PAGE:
Sumerian was a language spoken in Ancient Mesopotamia (modern Iraq). It is first attested in the archaic texts from Uruk (late 4th to early 3rd millennium BCE). By the end of the 3rd millennium, Sumerian had died out as a spoken language. However, it was still used in writing until the disappearance of the Mesopotamian civilization during the Parthian period (141 BCE–224 CE).
The corpus of Sumerian texts is unique in the Ancient World. It includes literary and mythological compositions, songs, love poetry, liturgical compositions, law collections, royal inscriptions, magical texts, and scholarly works, alongside vast numbers of economic, administrative, and legal documents. Sumerian is the language of the first laws ever written (those of Ur-Namma, 21st century BCE) and of the earliest literary compositions telling the deeds of legendary kings (Lugalbanda, Enmerkar, Gilgamesh).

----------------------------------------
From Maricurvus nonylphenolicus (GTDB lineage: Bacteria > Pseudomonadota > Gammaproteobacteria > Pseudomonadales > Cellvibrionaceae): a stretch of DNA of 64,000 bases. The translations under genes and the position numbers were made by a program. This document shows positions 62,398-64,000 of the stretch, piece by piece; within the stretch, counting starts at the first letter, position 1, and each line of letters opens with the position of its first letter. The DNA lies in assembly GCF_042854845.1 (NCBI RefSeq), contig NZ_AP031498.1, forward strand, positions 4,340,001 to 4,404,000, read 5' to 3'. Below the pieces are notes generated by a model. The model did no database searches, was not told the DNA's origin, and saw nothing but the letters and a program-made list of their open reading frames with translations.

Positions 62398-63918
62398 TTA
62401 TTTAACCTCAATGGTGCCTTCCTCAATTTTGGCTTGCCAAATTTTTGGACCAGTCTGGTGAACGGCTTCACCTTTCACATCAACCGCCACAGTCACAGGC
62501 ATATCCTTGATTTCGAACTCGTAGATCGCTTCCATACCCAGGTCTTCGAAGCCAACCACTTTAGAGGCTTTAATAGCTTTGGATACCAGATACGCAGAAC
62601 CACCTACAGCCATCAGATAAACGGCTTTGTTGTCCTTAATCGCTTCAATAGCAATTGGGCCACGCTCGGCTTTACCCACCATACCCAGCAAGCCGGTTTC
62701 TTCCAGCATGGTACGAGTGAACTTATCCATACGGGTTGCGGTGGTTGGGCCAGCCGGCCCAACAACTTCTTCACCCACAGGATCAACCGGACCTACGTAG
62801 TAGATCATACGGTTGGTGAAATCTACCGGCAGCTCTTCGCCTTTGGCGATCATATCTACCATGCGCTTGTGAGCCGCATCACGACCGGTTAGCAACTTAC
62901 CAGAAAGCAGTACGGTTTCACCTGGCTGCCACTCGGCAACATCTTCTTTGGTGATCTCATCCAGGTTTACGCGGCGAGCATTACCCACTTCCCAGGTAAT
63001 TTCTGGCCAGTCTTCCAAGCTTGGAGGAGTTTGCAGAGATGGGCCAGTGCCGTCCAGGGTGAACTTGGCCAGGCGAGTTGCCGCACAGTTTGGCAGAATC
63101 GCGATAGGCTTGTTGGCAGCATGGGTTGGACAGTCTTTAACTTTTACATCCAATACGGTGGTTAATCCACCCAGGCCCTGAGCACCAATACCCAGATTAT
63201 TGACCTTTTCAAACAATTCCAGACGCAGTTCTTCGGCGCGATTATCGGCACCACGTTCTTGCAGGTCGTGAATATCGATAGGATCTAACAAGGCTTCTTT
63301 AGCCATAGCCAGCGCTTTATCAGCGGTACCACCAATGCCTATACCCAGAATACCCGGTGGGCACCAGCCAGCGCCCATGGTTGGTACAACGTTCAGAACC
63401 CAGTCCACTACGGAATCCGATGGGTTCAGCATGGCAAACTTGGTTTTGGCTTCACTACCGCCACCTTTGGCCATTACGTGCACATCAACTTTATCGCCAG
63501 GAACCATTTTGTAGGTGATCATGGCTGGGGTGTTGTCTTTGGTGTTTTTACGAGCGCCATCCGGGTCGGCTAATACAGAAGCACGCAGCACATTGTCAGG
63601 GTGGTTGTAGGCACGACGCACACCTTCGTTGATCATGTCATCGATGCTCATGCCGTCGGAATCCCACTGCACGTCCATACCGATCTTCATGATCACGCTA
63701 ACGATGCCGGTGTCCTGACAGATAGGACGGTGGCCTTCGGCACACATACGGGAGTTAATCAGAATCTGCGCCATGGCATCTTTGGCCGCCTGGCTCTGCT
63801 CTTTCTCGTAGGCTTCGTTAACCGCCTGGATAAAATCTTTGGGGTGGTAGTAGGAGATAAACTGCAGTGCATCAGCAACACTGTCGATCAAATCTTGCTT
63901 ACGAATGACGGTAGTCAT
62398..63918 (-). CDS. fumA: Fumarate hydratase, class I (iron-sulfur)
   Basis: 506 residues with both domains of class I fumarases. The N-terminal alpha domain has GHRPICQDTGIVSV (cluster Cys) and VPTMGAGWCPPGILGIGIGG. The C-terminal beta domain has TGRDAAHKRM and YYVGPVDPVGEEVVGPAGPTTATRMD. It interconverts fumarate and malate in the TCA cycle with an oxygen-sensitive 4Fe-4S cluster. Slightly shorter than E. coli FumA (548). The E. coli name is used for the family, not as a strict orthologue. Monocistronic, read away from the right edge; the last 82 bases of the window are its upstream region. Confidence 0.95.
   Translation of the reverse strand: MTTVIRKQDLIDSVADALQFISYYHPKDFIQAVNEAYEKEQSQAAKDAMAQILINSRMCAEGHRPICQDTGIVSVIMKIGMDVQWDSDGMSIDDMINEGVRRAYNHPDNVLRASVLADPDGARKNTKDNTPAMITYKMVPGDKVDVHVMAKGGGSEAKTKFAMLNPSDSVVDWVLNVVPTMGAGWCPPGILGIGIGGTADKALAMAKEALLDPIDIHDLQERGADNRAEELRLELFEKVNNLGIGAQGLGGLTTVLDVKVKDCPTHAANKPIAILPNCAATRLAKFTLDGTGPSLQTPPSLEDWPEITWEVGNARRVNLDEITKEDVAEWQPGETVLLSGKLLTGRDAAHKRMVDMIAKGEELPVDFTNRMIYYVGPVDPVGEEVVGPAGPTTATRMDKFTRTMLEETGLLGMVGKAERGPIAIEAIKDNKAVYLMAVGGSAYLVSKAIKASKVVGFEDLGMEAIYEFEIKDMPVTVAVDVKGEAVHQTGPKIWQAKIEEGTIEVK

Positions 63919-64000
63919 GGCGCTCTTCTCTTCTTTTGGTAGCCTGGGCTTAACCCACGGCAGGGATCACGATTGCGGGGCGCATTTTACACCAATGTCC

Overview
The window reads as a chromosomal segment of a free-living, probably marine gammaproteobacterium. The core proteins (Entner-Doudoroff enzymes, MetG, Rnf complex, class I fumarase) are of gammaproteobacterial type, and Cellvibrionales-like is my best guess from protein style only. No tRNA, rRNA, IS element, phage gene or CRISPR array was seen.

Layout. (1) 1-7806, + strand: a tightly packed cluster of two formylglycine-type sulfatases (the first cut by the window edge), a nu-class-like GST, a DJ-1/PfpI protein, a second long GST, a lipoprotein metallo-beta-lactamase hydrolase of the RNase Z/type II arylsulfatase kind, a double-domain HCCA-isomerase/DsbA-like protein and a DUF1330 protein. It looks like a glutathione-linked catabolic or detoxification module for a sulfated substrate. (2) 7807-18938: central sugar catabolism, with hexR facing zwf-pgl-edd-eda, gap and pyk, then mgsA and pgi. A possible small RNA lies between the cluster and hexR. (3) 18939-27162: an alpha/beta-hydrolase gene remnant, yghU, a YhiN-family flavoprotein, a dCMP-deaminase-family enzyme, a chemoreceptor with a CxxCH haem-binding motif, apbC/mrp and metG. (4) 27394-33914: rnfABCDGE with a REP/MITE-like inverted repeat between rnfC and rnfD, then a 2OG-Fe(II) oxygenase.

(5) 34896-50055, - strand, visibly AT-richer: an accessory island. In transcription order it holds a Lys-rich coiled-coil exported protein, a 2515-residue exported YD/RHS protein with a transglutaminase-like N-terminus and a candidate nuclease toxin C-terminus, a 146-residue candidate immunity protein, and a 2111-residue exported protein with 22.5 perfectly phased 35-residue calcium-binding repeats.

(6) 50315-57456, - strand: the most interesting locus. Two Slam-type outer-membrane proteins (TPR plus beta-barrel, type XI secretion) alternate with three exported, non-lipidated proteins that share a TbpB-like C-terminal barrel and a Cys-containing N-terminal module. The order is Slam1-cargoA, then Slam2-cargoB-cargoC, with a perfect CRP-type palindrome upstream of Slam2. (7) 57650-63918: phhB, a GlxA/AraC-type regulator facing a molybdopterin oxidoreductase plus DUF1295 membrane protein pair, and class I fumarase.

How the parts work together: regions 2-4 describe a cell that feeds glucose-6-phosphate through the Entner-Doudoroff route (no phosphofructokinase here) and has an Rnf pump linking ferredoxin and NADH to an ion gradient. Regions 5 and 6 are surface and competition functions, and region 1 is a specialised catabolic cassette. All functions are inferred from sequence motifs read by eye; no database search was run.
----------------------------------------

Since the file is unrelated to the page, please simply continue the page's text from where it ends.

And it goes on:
Sumerian is an isolate, that is, it is not related to any other language or language family, a fact that adds to its intriguing nature. The writing system used for Sumerian, Mesopotamian cuneiform, was eventually used for Akkadian as well.
Our department offers Sumerian (CAMS 471) with regularity and Advanced
Sumerian (CAMS 520) when there is sufficient demand.